I am very pleased to announce the publication on Transition Consciousness of the Holistic Science dissertation “How is Flow Life?” by Monica Schwartz.
Monica introduces her dissertation as follows:
In Disney’s The Sword and the Stone, Merlin the wizard sings to Arthur in one of their many lessons together: “To and fro. Stop and go. That’s what makes the world go round.” If this makes the world go round, are we still in touch with this idea, this phenomenon? Are we still in touch on the physical level – like the water cycle, like water flow? Are we still in touch on the metaphorical level – like letting go, going with the flow, and seeing what emerges? I wonder this for ourselves, our societies, and the systems we have built to govern us. Can we adapt; change our course like the roaring river flowing down the mountain, whose path is determined by the surrounding rocks and trees and continuously adjusts? Or have we become the channeled, cement-laden ditch that knows no change but instead is forced to always remain the same, at all costs?
Do we see life as flowing… and can we learn to flow with life?
This dissertation strives to illustrate the benefit, or potential benefit, of the application of Johann Wolfgang von Goethe’s scientific process to our understanding of the element of water; the action of flow (both literal as in water and metaphorical as in the living of our individual lives); and the disease of Multiple Sclerosis (MS) and how our society functions within this particular scientific medical field. Goethe’s process is used to answer the question: How is flow life?
In exploring her subject matter, Monica utilises the Gothian scientific methodology taught at Schumacher College, which itself takes as its foundation the phenomenological approach of scientific investigation taught by Henri Bortoft:
It is through the deep process of conducting a Goethean-inspired scientific research paper as this, that I came to fully realize the role of process in life and in science. Only after completing my entire writing process for this paper, am I able to see clearly that what I was writing about all along was flow. It is through flow that I came to more intimately connect with the methodology of Goethe’s way of doing science. It is also how I came to better understand a fundamental part to the whole of water, which was to be my original topic for this research paper. It is also how I myself transformed into exploring the topic of MS and some new, very controversial science regarding the disease. Flow was the connection all along. It was the thread to which now holds my research together in this single document. Flow was always present as the active absence.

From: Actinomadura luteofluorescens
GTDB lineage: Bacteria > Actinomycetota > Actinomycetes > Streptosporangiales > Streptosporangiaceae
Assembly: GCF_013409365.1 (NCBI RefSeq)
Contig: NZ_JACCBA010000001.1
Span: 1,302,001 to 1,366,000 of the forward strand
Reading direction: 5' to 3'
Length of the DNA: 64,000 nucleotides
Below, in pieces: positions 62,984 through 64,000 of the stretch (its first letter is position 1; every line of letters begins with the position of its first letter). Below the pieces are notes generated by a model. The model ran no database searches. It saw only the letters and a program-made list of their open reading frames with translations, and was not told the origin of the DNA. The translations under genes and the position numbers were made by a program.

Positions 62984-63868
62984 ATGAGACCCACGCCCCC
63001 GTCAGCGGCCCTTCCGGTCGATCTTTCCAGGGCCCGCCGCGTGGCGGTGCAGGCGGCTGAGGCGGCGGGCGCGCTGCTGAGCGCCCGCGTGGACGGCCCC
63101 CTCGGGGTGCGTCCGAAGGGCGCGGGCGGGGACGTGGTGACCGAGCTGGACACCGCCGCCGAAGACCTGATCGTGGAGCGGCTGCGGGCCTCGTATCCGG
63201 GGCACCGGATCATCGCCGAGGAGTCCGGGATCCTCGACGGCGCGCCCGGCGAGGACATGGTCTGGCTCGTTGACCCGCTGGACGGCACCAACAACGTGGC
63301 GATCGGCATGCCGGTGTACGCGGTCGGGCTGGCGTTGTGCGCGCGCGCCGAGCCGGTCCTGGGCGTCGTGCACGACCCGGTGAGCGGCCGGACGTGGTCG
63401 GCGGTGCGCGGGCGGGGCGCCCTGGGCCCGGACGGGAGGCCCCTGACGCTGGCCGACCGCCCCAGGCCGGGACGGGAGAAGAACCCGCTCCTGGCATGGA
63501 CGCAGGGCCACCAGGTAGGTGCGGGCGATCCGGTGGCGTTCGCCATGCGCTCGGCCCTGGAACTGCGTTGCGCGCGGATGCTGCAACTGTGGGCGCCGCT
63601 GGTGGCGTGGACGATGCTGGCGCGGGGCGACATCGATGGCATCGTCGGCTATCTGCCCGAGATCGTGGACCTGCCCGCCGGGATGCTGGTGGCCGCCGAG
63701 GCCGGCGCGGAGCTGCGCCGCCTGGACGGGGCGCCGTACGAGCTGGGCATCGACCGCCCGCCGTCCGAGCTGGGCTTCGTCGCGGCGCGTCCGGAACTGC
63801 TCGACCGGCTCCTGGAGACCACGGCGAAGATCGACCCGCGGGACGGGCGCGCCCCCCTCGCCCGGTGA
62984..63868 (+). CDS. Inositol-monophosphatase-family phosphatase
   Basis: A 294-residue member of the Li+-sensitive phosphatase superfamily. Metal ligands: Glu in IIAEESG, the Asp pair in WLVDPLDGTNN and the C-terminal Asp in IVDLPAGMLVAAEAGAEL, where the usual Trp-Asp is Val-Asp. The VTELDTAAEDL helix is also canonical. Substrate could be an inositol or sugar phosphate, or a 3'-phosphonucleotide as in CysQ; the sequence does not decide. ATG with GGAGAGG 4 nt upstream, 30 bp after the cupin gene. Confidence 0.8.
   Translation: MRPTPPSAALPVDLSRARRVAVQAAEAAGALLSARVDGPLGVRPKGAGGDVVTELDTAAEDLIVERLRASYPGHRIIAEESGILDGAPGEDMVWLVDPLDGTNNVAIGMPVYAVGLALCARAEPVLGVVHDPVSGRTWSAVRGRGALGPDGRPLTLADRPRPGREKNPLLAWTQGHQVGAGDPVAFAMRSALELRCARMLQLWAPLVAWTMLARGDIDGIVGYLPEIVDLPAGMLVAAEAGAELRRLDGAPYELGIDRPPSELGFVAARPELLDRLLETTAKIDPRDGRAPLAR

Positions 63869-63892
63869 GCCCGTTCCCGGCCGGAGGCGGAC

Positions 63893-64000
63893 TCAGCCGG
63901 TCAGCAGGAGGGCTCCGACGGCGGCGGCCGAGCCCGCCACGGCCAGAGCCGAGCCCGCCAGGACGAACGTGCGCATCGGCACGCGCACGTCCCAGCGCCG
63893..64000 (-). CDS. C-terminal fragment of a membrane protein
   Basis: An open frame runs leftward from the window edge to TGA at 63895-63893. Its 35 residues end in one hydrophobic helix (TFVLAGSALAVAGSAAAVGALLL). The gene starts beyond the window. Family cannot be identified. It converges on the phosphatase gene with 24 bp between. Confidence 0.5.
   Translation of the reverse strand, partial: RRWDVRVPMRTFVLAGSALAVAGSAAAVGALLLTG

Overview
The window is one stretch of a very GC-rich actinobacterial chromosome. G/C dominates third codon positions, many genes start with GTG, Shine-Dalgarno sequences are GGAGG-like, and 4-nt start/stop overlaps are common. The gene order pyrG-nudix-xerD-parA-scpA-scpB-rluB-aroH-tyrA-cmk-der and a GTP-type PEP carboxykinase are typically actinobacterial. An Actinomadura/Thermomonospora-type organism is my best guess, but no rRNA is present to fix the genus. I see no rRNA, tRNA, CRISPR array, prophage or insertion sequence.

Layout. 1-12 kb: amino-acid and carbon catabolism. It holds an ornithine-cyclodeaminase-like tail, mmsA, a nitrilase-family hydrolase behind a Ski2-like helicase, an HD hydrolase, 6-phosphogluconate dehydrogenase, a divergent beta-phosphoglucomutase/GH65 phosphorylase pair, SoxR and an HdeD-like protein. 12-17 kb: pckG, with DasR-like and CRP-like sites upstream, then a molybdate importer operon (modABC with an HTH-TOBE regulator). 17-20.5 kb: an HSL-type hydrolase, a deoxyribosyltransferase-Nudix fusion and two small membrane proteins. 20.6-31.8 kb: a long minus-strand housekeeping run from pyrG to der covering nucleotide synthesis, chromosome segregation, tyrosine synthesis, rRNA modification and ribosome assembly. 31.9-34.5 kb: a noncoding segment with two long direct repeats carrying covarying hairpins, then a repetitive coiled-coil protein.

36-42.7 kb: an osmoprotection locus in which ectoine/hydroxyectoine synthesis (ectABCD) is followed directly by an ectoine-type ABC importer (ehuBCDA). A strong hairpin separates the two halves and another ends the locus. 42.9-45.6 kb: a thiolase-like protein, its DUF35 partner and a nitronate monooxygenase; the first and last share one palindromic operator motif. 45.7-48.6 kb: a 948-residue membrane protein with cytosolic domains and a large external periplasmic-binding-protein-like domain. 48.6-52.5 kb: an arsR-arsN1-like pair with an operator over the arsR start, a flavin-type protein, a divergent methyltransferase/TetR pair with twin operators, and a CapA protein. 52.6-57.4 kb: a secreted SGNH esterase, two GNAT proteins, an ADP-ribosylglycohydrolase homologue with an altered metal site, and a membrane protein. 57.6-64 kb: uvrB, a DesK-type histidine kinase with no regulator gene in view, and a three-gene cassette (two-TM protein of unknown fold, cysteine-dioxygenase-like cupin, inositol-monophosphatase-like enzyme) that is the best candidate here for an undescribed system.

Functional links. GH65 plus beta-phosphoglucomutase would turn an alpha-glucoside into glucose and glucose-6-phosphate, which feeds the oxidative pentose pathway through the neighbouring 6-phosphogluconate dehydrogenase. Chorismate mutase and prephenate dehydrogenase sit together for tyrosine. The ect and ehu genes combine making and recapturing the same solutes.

While Monica’s dissertation may be challenging to those versed only in traditional scientific methodology, if read with an open mind, you will really be given a deep insight into the transformational aspect of holistic science, and how it can be applied to the study of such a rich variety of phenomena. Monica describes this process as follows:
It is important to remain open – not fixed on a certain outcome that then prohibits one from actually going through the process of science… or life for that matter. What is the purpose of a scientific exploration that already knows what it is looking for? Wouldn’t we then be conducting science only on the basis of theory, and not observation? Henri Bortoft says in The Wholeness of Nature, “The need is for a new science of nature, different from the science of matter and based on other human faculties besides the analytical mind.” We must, as scientists, through participation, practice a certain degree of openness and receptivity along with the traditional scientific rigor of remaining objective.
In writing about her own disease, multiple sclerosis, Monica went on a deeply transformative journey. This is clearly obvious when Monica summarises what writing this dissertation, and her exploration of this subject meant to her, by relating her relationship with the disease with her relationship not just to water but to “flow”:
In the beginning, I basically started to think in terms of ‘listing’ properties of water, be that they were to be different and new properties not currently being presented in mainstream science, they were still properties. But to actually give a different, more holistic picture of water, I had to enter deeply into one such part – a particular
phenomenon. And, as Henri says, it is by entering deeply into the part that we see the whole. And so I feel I have been able to open the door and shed light on the whole of water, although not able (or wanting to) label it clearly; put it in a confined box; and set it on the shelf as though water has now been completely explained and defined,
and my work therefore done. In fact, it is the opposite. I used participation and discovery of relationship to see more of the whole of water, and because this is ultimately what I was striving for, it would be that there is no fixed, static state of water, but that it is fundamentally always moving, changing and evolving. And the most important thing illustrated through this dissertation is that we must learn (again?) to flow with the flow of water, and more so, flow with the flow of life.
All I can say now is that I hope you take the time to read her dissertation that it richly deserves, and I hope that it will give you a beautiful introduction to the application of Goethian science in practice.
Download How is Flow Life?